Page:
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Churches of the British Isles

Gallery: Churches of Berkshire

by Peter Kessler, 8 July 2012. Updated 22 November 2019

West Berkshire Part 5: Churches of Inkpen to Newbury

Inkpen Wesleyan Methodist Chapel, Berkshire

Inkpen Wesleyan Methodist Chapel stands on the eastern side of Post Office Road, with a large area of woodland immediately to its south and east. It was opened in 1872. Post-war attendances dropped rapidly across Britain, and it was no different for the Methodists. The chapel closed in the 1970s (this shot was taken in 1994), and is now a private residence called The Old Chapel. A Sunday School sat at the rear of the chapel, since incorporated into the residence.

St Mary's Church, Hamstead Marshall, Berkshire

St Mary's Church Hamstead Marshall sits atop a steep crest on the southern side of Park Lane, approximately 3.3 kilometres east of Kintbury in Berkshire and on the south bank of the Kennet. Known until recently as Hampstead Marshall, the 'p' has been dropped to avoid confusion with other, similarly named places. The earliest part of the church is the twelfth century south doorway, while the fifteenth century north aisle was only partially modernised by the Victorians.

St Mary's Church, Hamstead Marshall, Berkshire

Around 1622, the church was largely altered, gaining its tower at the same time. It is not clear whether this replaced an older version. Much of the walls are of flint and stone rubble with an intermingling of brick and tile, while the roofs are of modern red tiles. The three-stage tower is entirely brick, and the doorway has been rebuilt. The tower contains two bells, the second cast by Henry Knight of Reading in 1592 and the first by Lester & Pack in 1756.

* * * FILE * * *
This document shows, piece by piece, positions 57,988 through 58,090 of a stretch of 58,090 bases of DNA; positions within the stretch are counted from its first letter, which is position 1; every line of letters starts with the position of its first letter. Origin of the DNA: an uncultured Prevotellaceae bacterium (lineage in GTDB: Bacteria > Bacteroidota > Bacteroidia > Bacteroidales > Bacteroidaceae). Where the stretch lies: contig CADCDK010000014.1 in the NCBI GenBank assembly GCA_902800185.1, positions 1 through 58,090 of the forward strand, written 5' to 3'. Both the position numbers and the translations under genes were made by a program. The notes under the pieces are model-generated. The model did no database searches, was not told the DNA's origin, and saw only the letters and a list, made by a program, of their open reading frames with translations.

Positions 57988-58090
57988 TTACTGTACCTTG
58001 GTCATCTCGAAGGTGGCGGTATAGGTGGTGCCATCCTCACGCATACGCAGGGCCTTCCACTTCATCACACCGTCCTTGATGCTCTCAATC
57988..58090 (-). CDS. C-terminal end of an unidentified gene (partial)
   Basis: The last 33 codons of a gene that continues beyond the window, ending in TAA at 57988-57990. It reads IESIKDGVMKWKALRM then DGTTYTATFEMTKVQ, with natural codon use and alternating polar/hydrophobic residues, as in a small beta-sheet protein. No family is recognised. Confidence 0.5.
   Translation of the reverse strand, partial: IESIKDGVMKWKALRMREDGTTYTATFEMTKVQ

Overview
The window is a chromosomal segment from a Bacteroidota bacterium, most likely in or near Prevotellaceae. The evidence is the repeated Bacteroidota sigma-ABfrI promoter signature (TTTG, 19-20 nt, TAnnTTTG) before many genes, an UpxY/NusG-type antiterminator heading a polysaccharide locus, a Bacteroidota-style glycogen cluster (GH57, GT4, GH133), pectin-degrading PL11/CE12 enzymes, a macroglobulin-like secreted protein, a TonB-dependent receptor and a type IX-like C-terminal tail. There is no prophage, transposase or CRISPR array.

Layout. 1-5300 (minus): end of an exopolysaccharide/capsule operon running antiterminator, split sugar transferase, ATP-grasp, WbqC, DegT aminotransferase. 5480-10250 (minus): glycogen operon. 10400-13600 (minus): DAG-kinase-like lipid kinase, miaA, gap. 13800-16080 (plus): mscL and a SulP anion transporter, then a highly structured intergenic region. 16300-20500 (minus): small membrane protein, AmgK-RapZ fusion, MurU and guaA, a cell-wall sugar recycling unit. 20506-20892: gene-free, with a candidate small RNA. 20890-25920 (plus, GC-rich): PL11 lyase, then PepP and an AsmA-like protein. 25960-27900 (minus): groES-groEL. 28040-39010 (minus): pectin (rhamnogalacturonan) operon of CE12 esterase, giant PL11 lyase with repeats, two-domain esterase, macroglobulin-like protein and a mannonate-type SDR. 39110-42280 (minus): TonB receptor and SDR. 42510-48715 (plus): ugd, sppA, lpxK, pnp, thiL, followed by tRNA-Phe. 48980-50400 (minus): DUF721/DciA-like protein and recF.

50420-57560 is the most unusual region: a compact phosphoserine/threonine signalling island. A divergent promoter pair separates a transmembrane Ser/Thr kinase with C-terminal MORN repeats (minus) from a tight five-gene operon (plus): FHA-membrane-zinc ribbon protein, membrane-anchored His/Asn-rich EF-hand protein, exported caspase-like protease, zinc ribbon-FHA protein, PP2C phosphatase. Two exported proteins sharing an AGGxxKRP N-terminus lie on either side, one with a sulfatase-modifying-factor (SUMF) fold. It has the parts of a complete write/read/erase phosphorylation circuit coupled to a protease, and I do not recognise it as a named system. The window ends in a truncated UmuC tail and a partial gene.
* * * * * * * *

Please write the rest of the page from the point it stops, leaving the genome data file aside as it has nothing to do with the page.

Northbrook Street Wesleyan Methodist Chapel, Newbury, Berkshire

Northbrook Street Wesleyan Methodist Chapel, Newbury, sits on the western side of the street in the northern area of the town, flanked to the south by the truncated remains of Albert Road. The first church on this site (or perhaps the second - this is unclear) opened in 1804 to replace Cheap Street Chapel, but a larger building in turn replaced it in 1837-1838. This was extensively restored in 1898 and sat five hundred. Today it is Newbury Methodist Church.

St Nicholas Church, Newbury, Berkshire

St Nicholas Church, Newbury, is on the western side of Bartholomew Street (formerly West Street), bordered on the northern side by the Kennet & Avon Canal and West Mills in Newbury. The church was built at the start of the 1500s, some of which, at the tower end, was handled by John Smallwood (alias 'Jack [Winchcombe] of Newbury'), the clothier. It consists of chancel, north and south chapels, nave, north and south aisles and porches, and half-enclosed tower.

St Nicholas Church, Newbury, Berkshire

The tower bears the date 1532 on a corbel. The north vestry is a modern addition. The tower contains eight bells, all by James Wells in 1803. The tenor (which was recast with the rest) was donated in 1729. This church entirely replaced an older building of which nothing remains. It may have begun as a chapel for the nearby Thatcham parish church and was granted by Ernulf de Hesding to the abbey of St Pierre de Préaux, probably about 1080.

Four photos on this page by P L Kessler, and two kindly contributed by Keith Guyler/British Methodist Buildings via the 'History Files: Churches of the British Isles' Flickr group.



Images and text copyright © all contributors mentioned on this page. An original feature for the History Files.